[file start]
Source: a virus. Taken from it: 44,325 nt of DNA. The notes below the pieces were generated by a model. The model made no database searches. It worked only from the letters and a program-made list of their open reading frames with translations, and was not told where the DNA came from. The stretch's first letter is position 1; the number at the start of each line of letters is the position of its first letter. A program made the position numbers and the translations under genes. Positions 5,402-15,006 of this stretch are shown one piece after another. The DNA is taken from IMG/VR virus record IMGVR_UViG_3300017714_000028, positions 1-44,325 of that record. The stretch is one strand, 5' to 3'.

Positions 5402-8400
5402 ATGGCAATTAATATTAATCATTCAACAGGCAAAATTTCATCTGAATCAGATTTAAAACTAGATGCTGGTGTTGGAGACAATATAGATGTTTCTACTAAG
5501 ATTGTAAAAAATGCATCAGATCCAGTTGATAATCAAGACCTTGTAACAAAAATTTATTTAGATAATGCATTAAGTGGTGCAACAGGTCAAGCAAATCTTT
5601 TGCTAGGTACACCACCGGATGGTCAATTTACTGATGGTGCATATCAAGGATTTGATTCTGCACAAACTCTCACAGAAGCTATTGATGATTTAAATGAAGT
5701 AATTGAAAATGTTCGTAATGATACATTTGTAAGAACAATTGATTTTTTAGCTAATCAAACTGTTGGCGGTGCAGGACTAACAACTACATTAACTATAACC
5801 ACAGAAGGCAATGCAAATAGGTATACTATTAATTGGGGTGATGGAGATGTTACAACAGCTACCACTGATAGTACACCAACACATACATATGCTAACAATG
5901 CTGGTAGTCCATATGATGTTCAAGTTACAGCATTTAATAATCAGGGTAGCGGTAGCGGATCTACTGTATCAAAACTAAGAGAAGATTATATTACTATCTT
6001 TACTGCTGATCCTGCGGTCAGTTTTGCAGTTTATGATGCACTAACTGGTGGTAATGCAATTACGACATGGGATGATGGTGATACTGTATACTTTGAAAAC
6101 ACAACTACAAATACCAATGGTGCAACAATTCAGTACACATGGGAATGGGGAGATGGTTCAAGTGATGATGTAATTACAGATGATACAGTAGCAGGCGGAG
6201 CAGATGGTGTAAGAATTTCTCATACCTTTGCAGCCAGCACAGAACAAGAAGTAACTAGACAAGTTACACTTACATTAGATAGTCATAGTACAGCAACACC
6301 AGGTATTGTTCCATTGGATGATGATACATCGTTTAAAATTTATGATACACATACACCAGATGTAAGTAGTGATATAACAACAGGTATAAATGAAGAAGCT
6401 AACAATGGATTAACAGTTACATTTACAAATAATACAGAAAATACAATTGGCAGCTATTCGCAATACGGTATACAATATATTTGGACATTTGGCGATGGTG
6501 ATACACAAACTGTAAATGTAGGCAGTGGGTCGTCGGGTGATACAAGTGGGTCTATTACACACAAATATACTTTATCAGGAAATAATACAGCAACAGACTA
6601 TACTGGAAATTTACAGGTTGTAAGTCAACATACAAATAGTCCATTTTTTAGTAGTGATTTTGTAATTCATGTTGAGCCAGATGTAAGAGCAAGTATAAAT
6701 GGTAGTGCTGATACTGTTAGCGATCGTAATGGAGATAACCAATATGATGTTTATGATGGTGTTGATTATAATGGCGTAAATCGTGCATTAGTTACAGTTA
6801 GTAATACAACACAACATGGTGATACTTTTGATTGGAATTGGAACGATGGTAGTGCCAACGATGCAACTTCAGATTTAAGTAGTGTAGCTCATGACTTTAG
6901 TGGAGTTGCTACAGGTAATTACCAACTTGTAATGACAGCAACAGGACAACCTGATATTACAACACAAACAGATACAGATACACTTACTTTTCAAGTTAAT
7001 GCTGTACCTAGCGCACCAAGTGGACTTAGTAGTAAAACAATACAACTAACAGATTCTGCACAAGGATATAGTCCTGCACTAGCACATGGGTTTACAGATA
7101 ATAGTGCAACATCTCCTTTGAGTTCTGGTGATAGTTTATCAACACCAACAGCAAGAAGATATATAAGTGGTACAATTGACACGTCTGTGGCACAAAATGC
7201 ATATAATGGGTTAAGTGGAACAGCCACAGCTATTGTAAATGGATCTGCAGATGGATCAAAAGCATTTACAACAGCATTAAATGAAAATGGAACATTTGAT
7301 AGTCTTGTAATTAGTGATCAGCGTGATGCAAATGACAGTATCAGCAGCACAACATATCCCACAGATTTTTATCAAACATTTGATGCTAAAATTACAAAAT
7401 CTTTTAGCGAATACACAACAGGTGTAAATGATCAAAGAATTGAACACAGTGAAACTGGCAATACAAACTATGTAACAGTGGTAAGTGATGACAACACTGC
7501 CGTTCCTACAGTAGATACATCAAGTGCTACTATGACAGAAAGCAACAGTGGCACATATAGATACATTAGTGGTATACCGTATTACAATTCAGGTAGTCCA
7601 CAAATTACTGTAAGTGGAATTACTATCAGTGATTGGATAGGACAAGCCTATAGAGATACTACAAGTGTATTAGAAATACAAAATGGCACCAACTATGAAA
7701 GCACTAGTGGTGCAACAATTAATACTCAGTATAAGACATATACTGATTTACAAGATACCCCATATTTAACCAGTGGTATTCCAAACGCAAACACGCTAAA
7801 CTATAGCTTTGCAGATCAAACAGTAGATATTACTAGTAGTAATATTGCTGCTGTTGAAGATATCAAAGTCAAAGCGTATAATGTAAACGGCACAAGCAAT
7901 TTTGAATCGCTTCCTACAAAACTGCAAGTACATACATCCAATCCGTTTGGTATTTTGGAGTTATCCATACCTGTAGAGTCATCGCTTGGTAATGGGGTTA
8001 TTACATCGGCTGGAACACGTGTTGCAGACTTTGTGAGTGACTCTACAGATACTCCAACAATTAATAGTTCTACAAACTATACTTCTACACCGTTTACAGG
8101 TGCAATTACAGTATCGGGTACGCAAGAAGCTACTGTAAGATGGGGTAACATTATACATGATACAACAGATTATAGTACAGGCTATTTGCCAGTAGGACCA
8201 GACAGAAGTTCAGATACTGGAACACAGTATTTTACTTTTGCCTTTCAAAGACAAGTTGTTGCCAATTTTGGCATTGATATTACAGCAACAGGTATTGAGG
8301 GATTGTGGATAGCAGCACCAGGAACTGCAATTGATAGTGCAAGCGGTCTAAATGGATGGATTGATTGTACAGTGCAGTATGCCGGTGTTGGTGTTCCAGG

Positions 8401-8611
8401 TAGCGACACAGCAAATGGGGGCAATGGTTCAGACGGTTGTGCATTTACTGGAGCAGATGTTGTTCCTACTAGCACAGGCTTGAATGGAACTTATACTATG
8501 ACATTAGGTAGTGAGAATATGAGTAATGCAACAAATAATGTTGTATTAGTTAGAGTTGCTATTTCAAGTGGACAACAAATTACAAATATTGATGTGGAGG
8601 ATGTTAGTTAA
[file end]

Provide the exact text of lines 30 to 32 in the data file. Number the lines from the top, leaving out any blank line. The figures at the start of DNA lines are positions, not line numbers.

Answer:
8101 TGCAATTACAGTATCGGGTACGCAAGAAGCTACTGTAAGATGGGGTAACATTATACATGATACAACAGATTATAGTACAGGCTATTTGCCAGTAGGACCA
8201 GACAGAAGTTCAGATACTGGAACACAGTATTTTACTTTTGCCTTTCAAAGACAAGTTGTTGCCAATTTTGGCATTGATATTACAGCAACAGGTATTGAGG
8301 GATTGTGGATAGCAGCACCAGGAACTGCAATTGATAGTGCAAGCGGTCTAAATGGATGGATTGATTGTACAGTGCAGTATGCCGGTGTTGGTGTTCCAGG